1886 Tuesday, 1st June.

Courier & Argus

THE STATE OF EDUCATION AMONGST THE “ARABS”

OF DUNDEE – JOHN CANNON,

In the Police Court on Monday three boys, named John Cannon, James Cannon, and William Webb, between 11 and 12 years of age, were bought before the Court charged with begging in Commercial Street on Saturday. They all pleaded guilty. In regard to the Cannons, Mr Dewar said that John was 11 ½ years of age, and could neither read nor write. He had been working half-time, but was lately dismissed from his employment, and had been going about begging for some time back. His mother was alive, but his father died about twelve months ago. There were seven other members of the family, three of whom were working. The religion of the family was Roman Catholic. The boy Webb was twelve years of age and had no education, and would not attend school. His parents were alive. The father a labourer, and earned £1 a week. There were only two other members of the family whose religion was Protestant. To test their educational acquirements a book was brought, and a passage pointed out for the boys to read. It was found that the Cannons could read a little, but Webb did not even know his letters. His parents appeared in Court, and stated that they kept their son at school, and paid fees for him since he was six years of age. The Bailie sharply admonished and dismissed the boy. John Cannon was committed to the Mars, and James was dismissed.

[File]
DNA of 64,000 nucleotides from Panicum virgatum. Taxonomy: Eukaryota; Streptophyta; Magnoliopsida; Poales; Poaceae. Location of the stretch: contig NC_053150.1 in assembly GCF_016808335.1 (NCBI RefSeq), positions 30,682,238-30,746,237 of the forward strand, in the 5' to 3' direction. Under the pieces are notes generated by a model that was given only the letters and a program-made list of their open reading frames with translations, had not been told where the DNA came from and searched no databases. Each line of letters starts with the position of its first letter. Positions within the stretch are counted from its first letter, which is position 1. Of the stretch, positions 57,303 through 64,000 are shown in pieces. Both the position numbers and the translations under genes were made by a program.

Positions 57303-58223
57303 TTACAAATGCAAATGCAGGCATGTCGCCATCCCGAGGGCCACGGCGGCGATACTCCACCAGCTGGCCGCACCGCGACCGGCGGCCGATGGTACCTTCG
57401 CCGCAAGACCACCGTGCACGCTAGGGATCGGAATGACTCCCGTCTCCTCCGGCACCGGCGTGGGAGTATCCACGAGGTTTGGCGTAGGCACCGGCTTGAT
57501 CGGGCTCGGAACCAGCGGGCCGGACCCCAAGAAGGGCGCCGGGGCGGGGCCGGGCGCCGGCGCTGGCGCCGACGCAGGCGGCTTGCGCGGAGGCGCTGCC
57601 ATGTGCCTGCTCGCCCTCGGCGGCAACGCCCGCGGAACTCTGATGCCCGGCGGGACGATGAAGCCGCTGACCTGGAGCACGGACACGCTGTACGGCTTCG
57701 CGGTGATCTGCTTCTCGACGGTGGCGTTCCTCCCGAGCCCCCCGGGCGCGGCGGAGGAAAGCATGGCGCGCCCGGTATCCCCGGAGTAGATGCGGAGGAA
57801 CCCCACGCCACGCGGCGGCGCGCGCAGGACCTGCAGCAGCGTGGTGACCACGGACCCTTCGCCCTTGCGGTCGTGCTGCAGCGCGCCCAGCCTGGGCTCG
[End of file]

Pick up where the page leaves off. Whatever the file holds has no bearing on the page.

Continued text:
1886 Tuesday, July 27th.

Glasgow Herald

 

SOCIETY FOR THE PREVENTION OF CRUELTY TO CHILDREN

 

At the J.P. Court yesterday- before Mr Thomas Aikman, at the instance of the Society for the Prevention of Cruelty to Children –

The following cases were disposed of :- James McGowan, 13 years, and Andrew Cochrane, 11 years, found sleeping out at night by the officers of the Society, and beyond the control of their parents were sent to the Mars Training Ship at Dundee for 3years or 4 years respectively.

 

 

1886 Courier & Argus

September 4th.

MARS BAND AT DUNDEE HORTICULTURAL SHOW, MAGDALEN GREEN

    When the Mars band entered the show yard I witnessed a little incident that brought a smile to many more faces besides mine. The boys ranged themselves round the band stand, on which were sitting the 4th Hussars band. Almost immediately, one of the Mars’ boys in an audible whisper, “gie us a bit o’ baccy!” The pouches of the men were out in a moment, and doles of tobacco dropped into the boys’ caps, which were eagerly held out for what is to them “forbidden fruit.” When smoking is strictly prohibited, as I suppose it is on board the Mars so far as the boys are concerned, chewing, which is a far worse habit, is resorted to. The bandsmen’s donations would probably have to undergo a farther process of redistribution when the boys go back to the ship.

(The Hussars played at 11.30 and 7 in the evening and the Mars band played at 3 o’clock.)

 

 

1886 Courier & Argus


 Monday, 2nd November.

RECRUIT FOR THE MARS – ALEXANDER McDONALD,

   13 years of age, residing with his parents in Dallfield Walk, appeared as an applicant for the Industrial School. It was stated that he had got beyond the control of his parents, and was associating with thieves. He could not be trusted with money, and often kept his school fees, and then stayed away from the house for days. In the circumstances the Bailie committed him to the Mars.

 

Thursday, 23rd December. 1886 Courier & Argus

 

 

ANOTHER RECRUIT FOR THE MARS – DAVID JAMIESON

     About 12 years of age, was brought before the Court as an applicant for the Industrial School. He had been at school, and had got a little education, but he had got beyond the control of his mother, and was associating with thieves, and staying out at night. The bailie committed him to the Mars Training Ship.